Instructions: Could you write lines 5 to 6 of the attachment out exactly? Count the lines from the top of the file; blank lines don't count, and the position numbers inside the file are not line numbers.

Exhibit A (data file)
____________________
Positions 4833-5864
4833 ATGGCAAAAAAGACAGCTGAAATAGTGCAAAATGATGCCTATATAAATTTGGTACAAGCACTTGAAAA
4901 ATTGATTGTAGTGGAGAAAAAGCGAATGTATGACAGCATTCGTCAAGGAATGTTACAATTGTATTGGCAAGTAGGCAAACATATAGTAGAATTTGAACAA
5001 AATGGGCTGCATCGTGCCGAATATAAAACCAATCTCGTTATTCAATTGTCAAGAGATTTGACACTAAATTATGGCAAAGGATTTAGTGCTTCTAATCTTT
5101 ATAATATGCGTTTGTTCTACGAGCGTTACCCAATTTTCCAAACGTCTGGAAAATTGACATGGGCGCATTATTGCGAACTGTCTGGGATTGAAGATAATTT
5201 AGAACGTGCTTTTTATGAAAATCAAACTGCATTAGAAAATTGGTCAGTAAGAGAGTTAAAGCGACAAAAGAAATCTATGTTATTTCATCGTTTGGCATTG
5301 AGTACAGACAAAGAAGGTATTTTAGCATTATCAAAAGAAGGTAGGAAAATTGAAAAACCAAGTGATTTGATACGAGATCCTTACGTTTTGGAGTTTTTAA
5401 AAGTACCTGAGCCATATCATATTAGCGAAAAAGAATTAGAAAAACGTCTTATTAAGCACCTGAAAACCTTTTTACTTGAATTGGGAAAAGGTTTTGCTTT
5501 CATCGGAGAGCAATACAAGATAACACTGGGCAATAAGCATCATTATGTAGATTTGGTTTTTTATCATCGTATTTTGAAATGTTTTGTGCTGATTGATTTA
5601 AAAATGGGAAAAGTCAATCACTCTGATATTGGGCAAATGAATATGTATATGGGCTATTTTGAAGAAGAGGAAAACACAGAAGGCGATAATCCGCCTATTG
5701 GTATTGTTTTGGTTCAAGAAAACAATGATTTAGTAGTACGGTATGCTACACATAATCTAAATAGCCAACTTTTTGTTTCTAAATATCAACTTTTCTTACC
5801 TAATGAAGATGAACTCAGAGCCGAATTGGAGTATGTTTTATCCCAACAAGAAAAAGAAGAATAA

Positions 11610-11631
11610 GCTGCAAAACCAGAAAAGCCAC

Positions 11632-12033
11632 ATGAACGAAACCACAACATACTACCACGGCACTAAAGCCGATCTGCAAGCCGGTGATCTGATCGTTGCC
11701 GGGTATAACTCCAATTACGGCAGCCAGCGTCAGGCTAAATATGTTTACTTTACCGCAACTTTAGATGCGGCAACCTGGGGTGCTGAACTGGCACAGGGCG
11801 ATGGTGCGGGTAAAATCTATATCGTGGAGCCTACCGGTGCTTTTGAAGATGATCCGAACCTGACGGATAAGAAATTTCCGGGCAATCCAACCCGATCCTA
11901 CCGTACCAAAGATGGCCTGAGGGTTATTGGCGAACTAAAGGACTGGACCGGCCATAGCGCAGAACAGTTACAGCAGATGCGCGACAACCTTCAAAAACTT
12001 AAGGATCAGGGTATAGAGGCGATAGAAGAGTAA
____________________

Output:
5101 ATAATATGCGTTTGTTCTACGAGCGTTACCCAATTTTCCAAACGTCTGGAAAATTGACATGGGCGCATTATTGCGAACTGTCTGGGATTGAAGATAATTT
5201 AGAACGTGCTTTTTATGAAAATCAAACTGCATTAGAAAATTGGTCAGTAAGAGAGTTAAAGCGACAAAAGAAATCTATGTTATTTCATCGTTTGGCATTG